What's the easiest way to add an empty column to a pandas DataFrame object? The best I've stumbled upon is something like

df['foo'] = df.apply(lambda _: '', axis=1)

Is there a less perverse method?

  • Do you actually want a column containing empty strings or rather N/A? – filmor May 1 '13 at 21:50

If I understand correctly, assignment should fill:

>>> import numpy as np
>>> import pandas as pd
>>> df = pd.DataFrame({"A": [1,2,3], "B": [2,3,4]})
>>> df
   A  B
0  1  2
1  2  3
2  3  4
>>> df["C"] = ""
>>> df["D"] = np.nan
>>> df
   A  B C   D
0  1  2   NaN
1  2  3   NaN
2  3  4   NaN
  • This answer just created new rows for me. – logicbloke May 16 at 15:26
  • @logicbloke can you provide an example where this is happening? – craymichael Jun 13 at 1:58
  • @craymichael It's been a while but I believe I had number-indexed columns with no names and named rows and it just created a new row at the end. – logicbloke Jun 13 at 6:54

To add to DSM's answer and building on this associated question, I'd split the approach into two cases:

  • Adding a single column: Just assign empty values to the new columns, e.g. df['C'] = np.nan

  • Adding multiple columns: I'd suggest using the .reindex(columns=[...]) method of pandas to add the new columns to the dataframe's column index. This also works for adding multiple new rows.

Here is an example adding multiple columns:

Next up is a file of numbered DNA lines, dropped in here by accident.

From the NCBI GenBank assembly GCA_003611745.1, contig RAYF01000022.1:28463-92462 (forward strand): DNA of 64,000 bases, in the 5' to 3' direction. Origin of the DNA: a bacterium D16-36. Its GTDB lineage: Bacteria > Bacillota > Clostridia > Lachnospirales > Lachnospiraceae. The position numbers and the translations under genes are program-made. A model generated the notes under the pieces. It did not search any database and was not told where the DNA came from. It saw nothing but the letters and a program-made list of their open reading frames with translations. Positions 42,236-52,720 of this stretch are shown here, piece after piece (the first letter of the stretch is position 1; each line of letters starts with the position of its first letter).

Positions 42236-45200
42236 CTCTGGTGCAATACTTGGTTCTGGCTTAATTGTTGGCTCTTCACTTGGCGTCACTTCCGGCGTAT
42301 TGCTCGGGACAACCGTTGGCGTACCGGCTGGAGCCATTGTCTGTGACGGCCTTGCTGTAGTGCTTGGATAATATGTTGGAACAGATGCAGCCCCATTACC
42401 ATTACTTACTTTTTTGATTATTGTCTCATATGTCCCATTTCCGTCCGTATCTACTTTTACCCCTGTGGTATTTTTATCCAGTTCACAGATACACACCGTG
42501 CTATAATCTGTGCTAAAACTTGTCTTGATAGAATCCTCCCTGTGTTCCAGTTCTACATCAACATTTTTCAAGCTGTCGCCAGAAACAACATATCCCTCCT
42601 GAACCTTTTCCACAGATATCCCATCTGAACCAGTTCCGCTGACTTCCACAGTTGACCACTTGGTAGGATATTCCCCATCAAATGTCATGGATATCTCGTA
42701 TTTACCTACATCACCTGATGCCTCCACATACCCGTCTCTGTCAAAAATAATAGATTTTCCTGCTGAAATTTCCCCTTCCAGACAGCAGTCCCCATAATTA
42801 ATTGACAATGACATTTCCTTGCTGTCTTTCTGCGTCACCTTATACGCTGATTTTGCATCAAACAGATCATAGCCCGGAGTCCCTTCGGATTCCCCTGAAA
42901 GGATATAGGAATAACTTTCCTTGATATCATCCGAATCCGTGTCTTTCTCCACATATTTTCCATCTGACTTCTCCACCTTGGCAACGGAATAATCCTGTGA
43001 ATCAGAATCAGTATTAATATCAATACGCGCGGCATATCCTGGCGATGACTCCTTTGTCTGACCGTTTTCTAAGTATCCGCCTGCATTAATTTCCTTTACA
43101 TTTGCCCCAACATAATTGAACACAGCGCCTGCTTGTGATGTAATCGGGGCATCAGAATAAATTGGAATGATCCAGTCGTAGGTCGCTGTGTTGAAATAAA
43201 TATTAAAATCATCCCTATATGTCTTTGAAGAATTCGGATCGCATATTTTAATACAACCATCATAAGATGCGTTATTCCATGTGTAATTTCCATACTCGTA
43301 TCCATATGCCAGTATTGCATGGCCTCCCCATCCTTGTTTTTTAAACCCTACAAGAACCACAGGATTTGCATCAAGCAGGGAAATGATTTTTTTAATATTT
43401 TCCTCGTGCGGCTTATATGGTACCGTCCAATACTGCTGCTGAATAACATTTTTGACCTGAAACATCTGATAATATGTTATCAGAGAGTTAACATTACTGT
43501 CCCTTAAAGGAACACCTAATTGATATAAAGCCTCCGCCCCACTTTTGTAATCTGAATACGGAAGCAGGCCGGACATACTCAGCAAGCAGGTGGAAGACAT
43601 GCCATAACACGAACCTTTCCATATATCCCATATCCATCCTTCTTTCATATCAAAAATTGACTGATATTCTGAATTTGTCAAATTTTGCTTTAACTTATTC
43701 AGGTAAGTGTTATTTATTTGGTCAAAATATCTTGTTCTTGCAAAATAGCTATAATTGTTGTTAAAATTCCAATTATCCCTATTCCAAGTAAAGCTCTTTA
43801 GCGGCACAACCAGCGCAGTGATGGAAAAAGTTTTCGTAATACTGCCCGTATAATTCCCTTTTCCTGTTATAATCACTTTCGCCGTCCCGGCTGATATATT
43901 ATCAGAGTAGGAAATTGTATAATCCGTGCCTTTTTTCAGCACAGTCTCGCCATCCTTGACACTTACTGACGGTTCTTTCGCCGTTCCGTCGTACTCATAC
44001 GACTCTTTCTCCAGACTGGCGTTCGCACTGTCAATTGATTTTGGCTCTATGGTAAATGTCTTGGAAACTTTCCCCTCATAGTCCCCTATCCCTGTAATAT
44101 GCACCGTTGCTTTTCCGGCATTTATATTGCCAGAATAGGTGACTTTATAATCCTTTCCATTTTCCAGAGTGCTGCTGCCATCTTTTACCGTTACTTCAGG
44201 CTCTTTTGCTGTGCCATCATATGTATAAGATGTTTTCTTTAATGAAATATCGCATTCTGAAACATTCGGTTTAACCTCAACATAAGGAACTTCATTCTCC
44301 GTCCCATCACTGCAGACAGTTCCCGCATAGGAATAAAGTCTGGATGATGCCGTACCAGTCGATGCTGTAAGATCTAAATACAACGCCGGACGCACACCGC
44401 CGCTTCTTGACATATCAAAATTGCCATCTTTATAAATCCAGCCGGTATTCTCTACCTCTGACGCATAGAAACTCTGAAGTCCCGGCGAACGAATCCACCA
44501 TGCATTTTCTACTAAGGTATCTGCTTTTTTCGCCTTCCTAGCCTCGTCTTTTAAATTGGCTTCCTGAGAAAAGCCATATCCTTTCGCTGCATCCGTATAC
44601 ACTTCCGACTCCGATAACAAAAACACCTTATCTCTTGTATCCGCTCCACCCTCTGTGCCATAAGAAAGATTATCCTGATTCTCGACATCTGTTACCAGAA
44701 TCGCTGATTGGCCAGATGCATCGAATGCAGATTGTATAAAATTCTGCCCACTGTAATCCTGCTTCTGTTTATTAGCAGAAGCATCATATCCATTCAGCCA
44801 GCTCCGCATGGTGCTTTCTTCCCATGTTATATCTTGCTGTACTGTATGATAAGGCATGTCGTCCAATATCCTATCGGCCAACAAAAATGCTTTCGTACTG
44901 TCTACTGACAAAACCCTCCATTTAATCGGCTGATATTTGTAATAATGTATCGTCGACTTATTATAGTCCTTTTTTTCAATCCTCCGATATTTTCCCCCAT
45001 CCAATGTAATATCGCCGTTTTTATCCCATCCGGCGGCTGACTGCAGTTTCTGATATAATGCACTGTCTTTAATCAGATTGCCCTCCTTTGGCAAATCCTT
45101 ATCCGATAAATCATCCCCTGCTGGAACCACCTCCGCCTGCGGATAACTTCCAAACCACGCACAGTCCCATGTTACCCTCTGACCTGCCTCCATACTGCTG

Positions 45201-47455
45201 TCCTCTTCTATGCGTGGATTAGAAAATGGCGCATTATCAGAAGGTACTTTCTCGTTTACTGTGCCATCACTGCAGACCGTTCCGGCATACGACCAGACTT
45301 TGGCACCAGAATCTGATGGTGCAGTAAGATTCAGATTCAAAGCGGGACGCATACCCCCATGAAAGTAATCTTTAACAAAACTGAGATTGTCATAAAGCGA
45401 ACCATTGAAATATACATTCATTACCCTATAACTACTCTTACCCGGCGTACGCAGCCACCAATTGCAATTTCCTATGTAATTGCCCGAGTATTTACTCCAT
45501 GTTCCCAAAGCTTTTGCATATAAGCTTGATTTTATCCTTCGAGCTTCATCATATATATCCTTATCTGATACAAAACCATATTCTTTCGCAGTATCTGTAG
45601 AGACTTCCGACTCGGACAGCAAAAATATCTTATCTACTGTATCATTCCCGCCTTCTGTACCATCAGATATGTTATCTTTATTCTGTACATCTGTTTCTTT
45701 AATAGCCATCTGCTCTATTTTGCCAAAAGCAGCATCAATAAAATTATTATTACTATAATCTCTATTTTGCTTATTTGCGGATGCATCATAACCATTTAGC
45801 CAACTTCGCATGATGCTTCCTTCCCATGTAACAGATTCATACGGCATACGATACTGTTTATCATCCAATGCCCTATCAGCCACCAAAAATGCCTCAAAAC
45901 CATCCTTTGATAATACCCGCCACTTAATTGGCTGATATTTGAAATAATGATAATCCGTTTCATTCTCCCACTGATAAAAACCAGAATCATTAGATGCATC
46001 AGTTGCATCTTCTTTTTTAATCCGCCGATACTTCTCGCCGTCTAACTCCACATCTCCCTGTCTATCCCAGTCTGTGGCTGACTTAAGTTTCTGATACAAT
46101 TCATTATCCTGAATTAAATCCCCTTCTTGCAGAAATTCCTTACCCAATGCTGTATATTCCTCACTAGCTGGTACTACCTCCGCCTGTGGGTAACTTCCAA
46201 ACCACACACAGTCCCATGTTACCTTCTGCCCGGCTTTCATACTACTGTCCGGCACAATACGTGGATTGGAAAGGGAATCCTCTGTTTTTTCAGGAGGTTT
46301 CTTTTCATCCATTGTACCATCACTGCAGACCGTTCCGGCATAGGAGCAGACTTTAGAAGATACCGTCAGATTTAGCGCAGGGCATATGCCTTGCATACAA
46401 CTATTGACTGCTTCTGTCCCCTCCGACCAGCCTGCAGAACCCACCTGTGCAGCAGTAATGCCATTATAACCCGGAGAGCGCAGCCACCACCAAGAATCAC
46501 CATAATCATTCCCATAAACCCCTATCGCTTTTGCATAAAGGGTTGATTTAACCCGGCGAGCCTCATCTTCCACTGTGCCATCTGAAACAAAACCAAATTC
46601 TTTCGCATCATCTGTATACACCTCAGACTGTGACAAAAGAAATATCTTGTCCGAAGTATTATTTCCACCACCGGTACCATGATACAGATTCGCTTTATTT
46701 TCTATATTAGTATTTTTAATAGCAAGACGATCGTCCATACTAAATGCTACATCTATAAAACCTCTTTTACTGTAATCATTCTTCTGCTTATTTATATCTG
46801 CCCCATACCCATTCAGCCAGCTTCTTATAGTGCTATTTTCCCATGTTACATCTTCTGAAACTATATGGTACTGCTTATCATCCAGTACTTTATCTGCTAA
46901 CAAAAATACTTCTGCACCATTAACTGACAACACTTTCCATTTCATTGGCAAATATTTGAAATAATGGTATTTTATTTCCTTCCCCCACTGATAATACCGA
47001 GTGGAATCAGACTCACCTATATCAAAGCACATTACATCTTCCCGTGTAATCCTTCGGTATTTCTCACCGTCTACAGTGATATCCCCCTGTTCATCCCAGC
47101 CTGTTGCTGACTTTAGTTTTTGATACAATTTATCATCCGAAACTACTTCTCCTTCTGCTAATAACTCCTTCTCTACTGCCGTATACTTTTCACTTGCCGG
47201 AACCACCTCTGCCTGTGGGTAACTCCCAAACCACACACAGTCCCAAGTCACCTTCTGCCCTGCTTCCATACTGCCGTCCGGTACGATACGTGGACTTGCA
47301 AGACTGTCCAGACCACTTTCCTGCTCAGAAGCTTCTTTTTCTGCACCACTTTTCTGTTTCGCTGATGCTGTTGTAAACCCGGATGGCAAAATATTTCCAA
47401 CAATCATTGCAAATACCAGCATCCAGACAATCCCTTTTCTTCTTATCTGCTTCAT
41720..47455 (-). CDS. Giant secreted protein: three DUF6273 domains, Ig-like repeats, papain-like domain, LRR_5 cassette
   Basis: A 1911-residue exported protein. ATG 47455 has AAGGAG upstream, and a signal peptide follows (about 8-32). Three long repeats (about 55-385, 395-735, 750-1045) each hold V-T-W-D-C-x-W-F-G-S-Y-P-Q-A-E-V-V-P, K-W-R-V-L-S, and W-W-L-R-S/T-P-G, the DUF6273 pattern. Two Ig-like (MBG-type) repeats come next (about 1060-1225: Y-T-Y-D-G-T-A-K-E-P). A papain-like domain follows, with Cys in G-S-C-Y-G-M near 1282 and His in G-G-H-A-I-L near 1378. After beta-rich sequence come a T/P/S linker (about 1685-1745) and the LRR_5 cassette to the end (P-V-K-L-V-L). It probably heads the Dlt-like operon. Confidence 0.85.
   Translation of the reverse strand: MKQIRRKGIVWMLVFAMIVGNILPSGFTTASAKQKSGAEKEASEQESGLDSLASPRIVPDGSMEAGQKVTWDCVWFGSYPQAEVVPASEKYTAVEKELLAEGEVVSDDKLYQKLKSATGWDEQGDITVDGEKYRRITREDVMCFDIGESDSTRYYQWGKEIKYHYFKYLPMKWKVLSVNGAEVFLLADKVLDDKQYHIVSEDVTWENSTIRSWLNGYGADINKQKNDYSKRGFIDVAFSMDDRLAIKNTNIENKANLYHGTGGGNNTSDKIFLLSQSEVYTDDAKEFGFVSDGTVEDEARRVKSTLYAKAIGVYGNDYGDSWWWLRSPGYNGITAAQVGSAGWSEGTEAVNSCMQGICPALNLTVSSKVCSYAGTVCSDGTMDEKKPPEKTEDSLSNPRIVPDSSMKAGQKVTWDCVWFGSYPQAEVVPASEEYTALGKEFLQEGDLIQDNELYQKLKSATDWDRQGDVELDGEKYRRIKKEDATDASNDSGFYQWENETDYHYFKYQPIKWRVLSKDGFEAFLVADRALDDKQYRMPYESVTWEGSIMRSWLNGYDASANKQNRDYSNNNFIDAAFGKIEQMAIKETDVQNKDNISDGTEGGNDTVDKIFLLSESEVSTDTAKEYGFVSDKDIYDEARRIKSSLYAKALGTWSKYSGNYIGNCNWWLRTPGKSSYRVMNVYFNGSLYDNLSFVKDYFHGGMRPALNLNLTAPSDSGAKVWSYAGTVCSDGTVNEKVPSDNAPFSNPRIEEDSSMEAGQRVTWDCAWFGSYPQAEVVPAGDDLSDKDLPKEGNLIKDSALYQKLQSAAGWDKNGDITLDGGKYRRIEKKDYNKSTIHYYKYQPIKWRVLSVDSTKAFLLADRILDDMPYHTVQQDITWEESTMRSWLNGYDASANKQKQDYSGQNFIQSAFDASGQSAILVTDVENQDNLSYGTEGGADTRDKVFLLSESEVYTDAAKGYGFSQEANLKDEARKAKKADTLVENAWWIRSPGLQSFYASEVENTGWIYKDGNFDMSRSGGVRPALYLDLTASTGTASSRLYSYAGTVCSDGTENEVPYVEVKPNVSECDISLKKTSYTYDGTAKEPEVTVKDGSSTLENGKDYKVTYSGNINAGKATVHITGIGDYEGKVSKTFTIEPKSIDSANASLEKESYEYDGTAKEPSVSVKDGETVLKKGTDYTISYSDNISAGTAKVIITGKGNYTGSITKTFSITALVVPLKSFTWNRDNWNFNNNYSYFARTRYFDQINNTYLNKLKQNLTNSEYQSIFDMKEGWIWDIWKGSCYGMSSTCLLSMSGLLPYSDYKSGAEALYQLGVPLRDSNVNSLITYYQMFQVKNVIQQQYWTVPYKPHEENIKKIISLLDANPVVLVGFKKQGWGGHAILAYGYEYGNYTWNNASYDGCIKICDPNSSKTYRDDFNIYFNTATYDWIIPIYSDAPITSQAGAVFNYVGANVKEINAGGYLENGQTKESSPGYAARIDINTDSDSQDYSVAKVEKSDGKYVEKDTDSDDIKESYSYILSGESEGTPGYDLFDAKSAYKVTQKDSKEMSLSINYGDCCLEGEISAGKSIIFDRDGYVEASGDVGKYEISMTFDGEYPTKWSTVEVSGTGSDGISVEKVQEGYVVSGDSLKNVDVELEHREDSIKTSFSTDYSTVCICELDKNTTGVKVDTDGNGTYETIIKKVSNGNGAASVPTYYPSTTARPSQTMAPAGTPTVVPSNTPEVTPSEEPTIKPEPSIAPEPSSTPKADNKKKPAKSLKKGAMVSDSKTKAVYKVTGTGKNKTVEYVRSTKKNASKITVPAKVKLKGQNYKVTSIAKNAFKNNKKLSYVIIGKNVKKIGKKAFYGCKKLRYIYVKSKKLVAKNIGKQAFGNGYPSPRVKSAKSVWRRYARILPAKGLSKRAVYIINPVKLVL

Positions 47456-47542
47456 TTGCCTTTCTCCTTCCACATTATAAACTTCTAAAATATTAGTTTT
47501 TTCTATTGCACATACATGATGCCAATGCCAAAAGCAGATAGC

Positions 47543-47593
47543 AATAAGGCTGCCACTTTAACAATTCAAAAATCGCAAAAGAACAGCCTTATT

mydf = mydf.reindex( mydf.columns.tolist() + ['newcol1','newcol2'])  # version >= 0.20.0


mydf = mydf.reindex( columns = mydf.columns.tolist() + ['newcol1','newcol2'])  # version < 0.20.0

You can also always concatenate a new (empty) dataframe to the existing dataframe, but that doesn't feel as pythonic to me :)

  • 1
    Example for version >= 0.20.0 deletes the DataFrame and adds the new columns as rows. Example for version < 0.20.0 works fine on Pandas Version 0.24.1 – Lalo Mar 11 at 14:20

an even simpler solution is:

df = df.reindex(columns = header_list)                

where "header_list" is a list of the headers you want to appear.

any header included in the list that is not found already in the dataframe will be added with blank cells below.

so if

header_list = ['a','b','c', 'd']

then c and d will be added as columns with blank cells

  • 2
    More precisely, the columns will be added with NaNs. – broccoli2000 Aug 1 '17 at 14:18

Starting with v0.16.0, DF.assign() could be used to assign new columns (single/multiple) to a DF. These columns get inserted in alphabetical order at the end of the DF.

This becomes advantageous compared to simple assignment in cases wherein you want to perform a series of chained operations directly on the returned dataframe.

Consider the same DF sample demonstrated by @DSM:

df = pd.DataFrame({"A": [1,2,3], "B": [2,3,4]})
   A  B
0  1  2
1  2  3
2  3  4

   A  B C   D
0  1  2   NaN
1  2  3   NaN
2  3  4   NaN

Note that this returns a copy with all the previous columns along with the newly created ones. Inorder for the original DF to be modified accordingly, use it like : df = df.assign(...) as it does not support inplace operation currently.

  • What is that datatype for C? I am trying to add by looping through a list of strings. But it does not use it. – eleijonmarck Oct 24 '17 at 11:04

@emunsing's answer is really cool for adding multiple columns, but I couldn't get it to work for me in python 2.7. Instead, I found this works:

mydf = mydf.reindex(columns = np.append( mydf.columns.values, ['newcol1','newcol2'])

if you want to add column name from a list

for i in a:

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